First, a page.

• Professionals are losing an average of 5 hours’ sleep each week due to work pressure.
  • Respondents also feel stressed for a third of each working day.
  • 70% have ‘vented’ to someone about their experiences, yet 46% have done nothing beyond this – hoping the issues would simply disappear in time.

CABA’s findings also include the most common job complaints:

  1. General workload levels
  2. Poor sense of recognition and reward
  3. Salary/pay rates
  4. Their colleagues
  5. The day-to-day job role
  6. ‘Company culture’
  7. Long working days
  8. How their workload compares to their colleagues’
  9. Their clients
  10. Progression or career path potential

What does this all mean for employers and employees?

  • Both sets of data reflect recent findings regarding job satisfaction in general. Only last month we reported on the swathes of professionals planning to switch roles.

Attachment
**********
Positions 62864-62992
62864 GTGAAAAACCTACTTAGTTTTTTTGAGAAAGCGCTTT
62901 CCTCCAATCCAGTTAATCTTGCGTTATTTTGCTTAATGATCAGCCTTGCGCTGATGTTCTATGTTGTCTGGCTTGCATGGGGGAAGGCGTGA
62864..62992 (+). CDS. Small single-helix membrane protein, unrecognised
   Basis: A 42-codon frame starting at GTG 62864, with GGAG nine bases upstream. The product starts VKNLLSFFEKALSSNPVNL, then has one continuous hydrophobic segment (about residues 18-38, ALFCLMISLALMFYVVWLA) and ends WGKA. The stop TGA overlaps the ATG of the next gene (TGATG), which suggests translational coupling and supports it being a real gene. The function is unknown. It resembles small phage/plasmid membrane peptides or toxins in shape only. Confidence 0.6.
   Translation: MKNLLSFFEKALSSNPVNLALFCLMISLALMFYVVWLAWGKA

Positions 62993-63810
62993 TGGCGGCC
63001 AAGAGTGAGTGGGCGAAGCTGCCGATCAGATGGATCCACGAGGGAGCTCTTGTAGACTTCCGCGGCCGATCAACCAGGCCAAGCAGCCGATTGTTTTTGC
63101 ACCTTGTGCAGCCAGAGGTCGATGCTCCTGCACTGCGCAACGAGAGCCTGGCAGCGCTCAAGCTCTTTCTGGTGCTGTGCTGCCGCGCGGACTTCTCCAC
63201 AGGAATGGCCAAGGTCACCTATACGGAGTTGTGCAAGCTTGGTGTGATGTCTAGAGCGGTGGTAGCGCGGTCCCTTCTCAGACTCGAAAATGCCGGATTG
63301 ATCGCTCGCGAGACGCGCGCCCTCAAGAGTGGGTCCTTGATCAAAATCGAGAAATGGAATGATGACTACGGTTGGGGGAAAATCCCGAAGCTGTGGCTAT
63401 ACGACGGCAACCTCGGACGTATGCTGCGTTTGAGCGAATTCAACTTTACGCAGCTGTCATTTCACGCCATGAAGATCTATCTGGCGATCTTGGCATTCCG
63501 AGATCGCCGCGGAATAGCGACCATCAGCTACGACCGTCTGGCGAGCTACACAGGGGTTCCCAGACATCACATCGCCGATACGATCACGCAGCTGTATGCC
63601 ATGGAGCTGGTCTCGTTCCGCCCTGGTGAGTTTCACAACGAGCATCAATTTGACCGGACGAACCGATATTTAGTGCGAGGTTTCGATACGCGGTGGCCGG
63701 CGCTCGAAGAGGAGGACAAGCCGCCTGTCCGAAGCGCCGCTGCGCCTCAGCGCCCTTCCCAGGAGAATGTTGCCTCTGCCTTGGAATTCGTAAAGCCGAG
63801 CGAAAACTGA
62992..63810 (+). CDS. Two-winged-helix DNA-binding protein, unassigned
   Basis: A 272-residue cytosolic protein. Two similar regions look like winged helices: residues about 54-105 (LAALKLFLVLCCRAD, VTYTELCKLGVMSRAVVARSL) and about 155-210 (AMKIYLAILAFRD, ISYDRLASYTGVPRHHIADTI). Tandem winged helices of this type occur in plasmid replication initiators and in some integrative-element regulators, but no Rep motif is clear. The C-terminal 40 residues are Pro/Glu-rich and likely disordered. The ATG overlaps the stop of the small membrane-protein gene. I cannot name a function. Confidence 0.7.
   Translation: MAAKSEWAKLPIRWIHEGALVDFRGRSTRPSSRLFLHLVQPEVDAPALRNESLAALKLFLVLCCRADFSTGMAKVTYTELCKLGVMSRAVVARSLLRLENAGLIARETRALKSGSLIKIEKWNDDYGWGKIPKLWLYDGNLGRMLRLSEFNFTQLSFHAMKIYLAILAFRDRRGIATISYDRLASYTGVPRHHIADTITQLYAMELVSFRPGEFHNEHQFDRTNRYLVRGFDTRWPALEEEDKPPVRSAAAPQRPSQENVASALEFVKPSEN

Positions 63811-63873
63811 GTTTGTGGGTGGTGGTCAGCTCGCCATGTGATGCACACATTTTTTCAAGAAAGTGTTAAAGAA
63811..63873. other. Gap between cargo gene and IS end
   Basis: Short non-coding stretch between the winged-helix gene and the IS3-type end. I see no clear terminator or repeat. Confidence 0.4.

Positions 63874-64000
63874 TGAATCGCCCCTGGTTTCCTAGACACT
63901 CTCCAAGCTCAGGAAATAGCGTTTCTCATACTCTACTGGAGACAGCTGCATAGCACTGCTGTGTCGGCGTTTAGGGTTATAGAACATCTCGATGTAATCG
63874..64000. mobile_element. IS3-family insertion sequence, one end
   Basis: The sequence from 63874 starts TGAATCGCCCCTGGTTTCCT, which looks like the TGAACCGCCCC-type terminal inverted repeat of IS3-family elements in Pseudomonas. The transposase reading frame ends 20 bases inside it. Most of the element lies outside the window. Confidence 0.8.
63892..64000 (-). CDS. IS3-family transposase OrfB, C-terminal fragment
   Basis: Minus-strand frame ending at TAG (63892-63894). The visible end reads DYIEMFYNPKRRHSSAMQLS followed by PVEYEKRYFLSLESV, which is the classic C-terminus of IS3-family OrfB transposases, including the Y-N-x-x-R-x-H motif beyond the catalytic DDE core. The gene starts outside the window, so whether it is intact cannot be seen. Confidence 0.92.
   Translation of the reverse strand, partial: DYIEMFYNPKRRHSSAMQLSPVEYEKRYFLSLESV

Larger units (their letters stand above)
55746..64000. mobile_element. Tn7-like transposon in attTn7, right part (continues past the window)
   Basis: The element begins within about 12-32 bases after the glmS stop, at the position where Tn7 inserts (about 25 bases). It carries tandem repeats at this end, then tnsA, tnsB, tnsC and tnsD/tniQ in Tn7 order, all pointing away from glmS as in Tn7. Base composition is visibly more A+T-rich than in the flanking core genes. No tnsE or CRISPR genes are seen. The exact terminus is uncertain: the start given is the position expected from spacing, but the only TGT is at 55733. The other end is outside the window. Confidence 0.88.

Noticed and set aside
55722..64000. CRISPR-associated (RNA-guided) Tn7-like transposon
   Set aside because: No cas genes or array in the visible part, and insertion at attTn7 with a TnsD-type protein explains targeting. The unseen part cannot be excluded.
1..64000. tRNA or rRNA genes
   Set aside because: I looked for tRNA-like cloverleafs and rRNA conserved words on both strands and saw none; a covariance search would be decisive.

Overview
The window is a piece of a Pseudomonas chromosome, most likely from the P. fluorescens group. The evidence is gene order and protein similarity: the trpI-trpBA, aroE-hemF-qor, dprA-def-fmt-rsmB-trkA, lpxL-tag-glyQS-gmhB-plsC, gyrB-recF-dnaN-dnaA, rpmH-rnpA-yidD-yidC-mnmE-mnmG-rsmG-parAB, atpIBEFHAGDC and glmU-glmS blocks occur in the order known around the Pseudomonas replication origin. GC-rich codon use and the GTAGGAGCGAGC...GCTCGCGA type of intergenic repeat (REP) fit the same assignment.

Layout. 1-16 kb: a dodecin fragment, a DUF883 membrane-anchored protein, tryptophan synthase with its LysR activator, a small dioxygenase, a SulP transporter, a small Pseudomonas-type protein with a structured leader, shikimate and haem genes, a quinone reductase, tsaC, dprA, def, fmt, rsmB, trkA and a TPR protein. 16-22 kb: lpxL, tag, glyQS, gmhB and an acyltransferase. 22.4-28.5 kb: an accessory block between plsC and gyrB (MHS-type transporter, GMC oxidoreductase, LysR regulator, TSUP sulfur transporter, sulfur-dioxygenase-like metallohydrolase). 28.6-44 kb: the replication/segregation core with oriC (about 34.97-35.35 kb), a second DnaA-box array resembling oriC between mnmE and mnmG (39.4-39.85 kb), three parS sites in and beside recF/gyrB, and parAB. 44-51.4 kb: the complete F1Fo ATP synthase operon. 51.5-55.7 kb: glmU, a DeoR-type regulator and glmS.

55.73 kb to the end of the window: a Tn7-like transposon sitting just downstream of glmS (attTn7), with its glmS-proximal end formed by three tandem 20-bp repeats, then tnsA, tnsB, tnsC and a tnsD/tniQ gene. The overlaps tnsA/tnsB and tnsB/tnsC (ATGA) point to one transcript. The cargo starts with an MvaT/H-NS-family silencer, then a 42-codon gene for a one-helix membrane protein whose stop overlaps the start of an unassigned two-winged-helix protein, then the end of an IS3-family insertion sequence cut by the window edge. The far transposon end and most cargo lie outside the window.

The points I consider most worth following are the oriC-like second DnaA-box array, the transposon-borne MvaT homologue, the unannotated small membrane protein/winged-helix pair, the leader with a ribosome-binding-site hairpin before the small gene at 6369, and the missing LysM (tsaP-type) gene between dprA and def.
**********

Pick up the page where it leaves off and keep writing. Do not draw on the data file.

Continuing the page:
• Poor work-life balance, high stress and a sense of not being supported all keep cropping up.
  • Employers need to be reading such data and working out how they can do more to listen to their team, reduce pressure levels and make everyone feel more supported. This is all vital for longer-term employee attraction and retention.
  • Employees also need to look at what they can do to improve their own working lives. At the lighter end of the scale, there are ways to increase levels of joy at work and make sure you’re doing enough of what you enjoy outside of your job too.
  • In more serious cases, when you (or someone close to you) see that work stress is really starting to affect you, you may need to seek the support of your GP.